Skip to main content
[dropcap]T[/dropcap]here is not a more challenging or rewarding way to catch a striped bass than to do so on the flats in shallow clear water. Just watching these fish move through the water with a bright sun above them is worth the price of admission alone. In the months of May and June, these fish stop into Peconic Bay and Gardiner’s Bay (among others) to fill up on chow after their long migration up from the Carolina’s or somewhere thereabouts.

Photograph from The Suffolk Times, June 3, 2010.

Photograph from The Suffolk Times, June 3, 2010.

Peconic Bay’s perfect early season temps bring in a lot of stripers anywhere from 5-40 pounds. We don’t really catch a lot of 40’s but to see fish in the high twenty’s and in the thirty’s is not uncommon. Getting a shot at a sight-fished bass in the 20# range is unnerving to say the least and will not be quickly forgotten. Some years are better for the big fish than others but the possibility of casting to a  knee-shakingly big fish is very real at this time of year.

One thing that can be counted on each Spring is these fish coming into the bays and eating a whole lot of sand eels before heading out to deeper water further to the east after the summer’s sun gets beating down in mid July.

They eat plenty of different baits in Peconic and Gardiner’s but be sure to be well supplied with sand eel patterns if you make your way. Other important food for these fish include bunker early in the season and shrimps, crabs, and cinder worms as the water warms in mid-June.

Coupl'a Striper snacks.

Coupl’a Striper snacks.

Generally the action starts to the west and slowly moves to the east as the bay temps warm with the progressing season. This means we are never fishing the same waters for too long which is hugely entertaining. Also, the range of different forage species provides a lot of variation in the flies we tie and fish. Presentation of the sand eel is quite different to that of the mole crab, so variety is a big part of the flats fishing scenario. Bright days are better for sighting fish on the flats but we have had many bang up days fishing in overcast conditions when the season is in full swing and the bass numbers are high.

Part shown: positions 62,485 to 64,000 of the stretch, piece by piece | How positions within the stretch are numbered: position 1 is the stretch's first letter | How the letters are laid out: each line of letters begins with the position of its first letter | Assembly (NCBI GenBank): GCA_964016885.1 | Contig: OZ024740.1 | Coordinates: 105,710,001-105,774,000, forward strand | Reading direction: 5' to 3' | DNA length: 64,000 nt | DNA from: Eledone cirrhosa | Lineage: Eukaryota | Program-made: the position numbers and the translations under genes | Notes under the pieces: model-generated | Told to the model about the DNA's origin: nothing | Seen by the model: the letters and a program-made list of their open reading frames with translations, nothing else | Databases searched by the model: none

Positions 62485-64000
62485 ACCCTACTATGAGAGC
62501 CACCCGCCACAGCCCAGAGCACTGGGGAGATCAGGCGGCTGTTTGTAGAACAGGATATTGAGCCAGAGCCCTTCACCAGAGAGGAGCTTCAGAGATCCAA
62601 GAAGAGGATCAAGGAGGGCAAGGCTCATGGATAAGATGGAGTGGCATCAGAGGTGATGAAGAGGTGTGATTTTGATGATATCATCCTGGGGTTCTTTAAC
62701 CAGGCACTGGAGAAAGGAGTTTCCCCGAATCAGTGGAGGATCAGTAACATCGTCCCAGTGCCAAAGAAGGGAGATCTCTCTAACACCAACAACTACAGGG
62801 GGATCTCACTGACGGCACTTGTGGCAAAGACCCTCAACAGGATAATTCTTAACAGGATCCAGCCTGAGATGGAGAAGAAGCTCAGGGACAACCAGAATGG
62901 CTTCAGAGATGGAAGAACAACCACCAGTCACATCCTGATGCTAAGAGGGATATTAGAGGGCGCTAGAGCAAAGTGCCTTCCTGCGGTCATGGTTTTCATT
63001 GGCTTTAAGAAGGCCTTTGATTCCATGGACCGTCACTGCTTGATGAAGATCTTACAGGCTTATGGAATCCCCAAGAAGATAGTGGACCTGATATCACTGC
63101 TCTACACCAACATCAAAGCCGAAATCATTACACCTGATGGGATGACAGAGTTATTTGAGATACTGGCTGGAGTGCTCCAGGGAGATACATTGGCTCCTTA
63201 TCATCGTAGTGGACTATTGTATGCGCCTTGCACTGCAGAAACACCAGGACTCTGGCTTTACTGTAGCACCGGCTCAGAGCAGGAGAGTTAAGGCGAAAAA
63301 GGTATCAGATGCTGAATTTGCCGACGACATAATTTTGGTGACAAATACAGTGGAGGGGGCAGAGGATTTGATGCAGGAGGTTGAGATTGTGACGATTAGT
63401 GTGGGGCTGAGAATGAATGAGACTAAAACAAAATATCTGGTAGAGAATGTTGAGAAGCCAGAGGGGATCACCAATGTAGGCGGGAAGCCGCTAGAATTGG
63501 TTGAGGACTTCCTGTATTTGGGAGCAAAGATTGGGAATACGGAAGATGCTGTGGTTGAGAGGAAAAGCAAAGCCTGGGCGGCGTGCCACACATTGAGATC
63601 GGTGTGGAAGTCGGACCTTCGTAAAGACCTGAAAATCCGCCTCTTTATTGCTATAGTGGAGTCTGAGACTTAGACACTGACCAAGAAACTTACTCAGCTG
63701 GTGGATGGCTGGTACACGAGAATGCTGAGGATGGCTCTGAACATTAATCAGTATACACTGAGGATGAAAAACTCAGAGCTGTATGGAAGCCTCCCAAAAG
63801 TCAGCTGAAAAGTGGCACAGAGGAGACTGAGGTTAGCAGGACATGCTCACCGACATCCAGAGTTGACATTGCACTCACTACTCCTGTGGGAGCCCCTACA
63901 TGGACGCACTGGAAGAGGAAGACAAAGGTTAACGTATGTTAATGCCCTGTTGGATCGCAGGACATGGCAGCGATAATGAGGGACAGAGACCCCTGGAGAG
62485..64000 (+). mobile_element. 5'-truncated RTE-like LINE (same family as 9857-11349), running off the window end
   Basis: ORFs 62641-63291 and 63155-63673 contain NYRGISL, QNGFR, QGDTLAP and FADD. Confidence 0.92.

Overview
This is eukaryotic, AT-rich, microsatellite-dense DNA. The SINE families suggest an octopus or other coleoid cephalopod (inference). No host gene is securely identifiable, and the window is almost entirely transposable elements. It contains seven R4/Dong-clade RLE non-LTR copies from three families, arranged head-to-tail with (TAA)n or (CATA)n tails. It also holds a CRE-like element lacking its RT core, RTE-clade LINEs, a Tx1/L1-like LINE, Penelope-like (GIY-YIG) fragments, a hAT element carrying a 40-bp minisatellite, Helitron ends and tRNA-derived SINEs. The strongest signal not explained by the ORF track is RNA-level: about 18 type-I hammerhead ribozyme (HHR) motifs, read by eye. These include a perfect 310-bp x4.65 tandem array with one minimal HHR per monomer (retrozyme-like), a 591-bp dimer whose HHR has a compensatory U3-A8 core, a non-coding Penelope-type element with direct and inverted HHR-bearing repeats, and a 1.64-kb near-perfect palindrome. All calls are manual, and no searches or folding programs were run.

This great action can be approached out of the North Fork of Long Island or we frequently do pickups in Sag Harbor and Southampton.  Peconic Bay isn’t that wide  in most places, so getting across on most days is a cinch. . The North Fork is aesthetically beautiful and is host to some forty wineries and vineyards now, many of which are annually producing some really impressive whites and roses and occasionally producing some delicious reds (2005, 2007, 2010 are good red years).

Fly angler, Matt Saxe, with a nice June fish taken in 24" of clear saltwater.

Fly angler, Matt Saxe, with a nice June fish taken in 24″ of clear saltwater.

While the North Fork and the Hamptons have a decidedly different vibe, both have a multitude of dining options and an array of comfortable accommodations. A long weekend on either is really a great way to break up the summer and allows for fishing on a weekday which always produces less boat traffic and sometimes happier fish. Another big bonus is that this area gets extremely busy after the flats fishing has peaked, so the summer crowds that the Hampton’s are famous for have yet to swell to unbearable proportions.

So come visit a beautiful part of Long Island during perhaps the most beautiful time of the year. You will be amazed that the fishery exists just a a two hour drive from New York City. It is a shame that this season coincides with Florida’s tarpon season, as I annually feel the pangs of each fishery tugging at me. Thank goodness for airplanes. And while we are at it, thank goodness for flats fishing for stripers!



Capt. Derr

Capt. Derr

Go do it:

Captain Andrew Derr-


Link to Sand Eel Fly Recipe


Author Andrew

More posts by Andrew

Join the discussion One Comment

Leave a Reply